Jean-Charles Boisset’s new ‘1881 Napa’ venture at Oakville Grocery is designed as an alternative to the all-day voyage that would ordinarily be required to taste Cabernet Sauvignon from 12 of the Napa Valley’s sub-appellations.
Boisset bought Oakville Grocery late last year and has set about upgrading the beloved emporium of local food and wines, founded in 1881.
His 1881 Napa museum and tasting room, located in a Victorian-era farmhouse behind the grocery on Route 29, the valley’s main artery, has bottles of Cabernet from 12 sub-appellations all in one place.
Boisset, a Burgundian entrepreneur with wine ventures around the world, has created an 1881 Napa label to feature house-made Cabs from fruit grown in the American Viticultural Areas of Coombsville, Atlas Peak, Oak Knoll, Stags Leap, Yountville, Oakville, Rutherford, St. Helena, Diamond Mountain, Howell Mountain, Spring Mountain and Calistoga.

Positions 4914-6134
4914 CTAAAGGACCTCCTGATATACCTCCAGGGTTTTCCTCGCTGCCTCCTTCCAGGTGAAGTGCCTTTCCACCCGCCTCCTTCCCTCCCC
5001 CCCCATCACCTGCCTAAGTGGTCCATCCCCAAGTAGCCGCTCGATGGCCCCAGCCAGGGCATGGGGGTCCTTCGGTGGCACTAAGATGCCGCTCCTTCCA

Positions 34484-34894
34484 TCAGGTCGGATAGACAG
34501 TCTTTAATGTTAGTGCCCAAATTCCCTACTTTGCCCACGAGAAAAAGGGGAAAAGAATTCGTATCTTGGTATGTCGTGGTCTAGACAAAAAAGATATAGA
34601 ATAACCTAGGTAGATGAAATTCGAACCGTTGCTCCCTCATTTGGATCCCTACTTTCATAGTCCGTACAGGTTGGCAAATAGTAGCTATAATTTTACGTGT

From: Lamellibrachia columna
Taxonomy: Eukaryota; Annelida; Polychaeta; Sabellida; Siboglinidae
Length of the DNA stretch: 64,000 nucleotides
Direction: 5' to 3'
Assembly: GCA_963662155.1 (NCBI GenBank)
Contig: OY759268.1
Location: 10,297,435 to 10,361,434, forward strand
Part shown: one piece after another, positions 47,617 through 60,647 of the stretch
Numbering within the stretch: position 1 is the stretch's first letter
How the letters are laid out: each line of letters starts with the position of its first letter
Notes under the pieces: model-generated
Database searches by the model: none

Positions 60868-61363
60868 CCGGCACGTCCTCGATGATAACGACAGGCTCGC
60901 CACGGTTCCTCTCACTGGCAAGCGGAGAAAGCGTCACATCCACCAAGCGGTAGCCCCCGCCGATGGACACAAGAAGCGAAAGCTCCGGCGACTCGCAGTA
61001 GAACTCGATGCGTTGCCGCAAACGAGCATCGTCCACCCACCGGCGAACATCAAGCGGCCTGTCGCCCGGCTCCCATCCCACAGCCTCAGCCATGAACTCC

Visitors can also wend their way upstairs to a museum of the valley’s history, featuring the 19th Century founders of the valley’s first wineries, and a display of yesteryear’s vineyard tools.
Boisset told Decanter.com, ‘An extraordinary amount has been accomplished in this enclave in a short amount of time and we want to create a destination that celebrates Napa’s long history and its pioneering founders while exploring Napa’s incredibly diverse terroir.’
The 1881 tasting room also offers three flights of four wines each.
One flight compares warm and cool AVAs, while a second compares mountain-grown wines with valley floor wines. The third is based around Cabs from cooler regions.
Editing by Chris Mercer.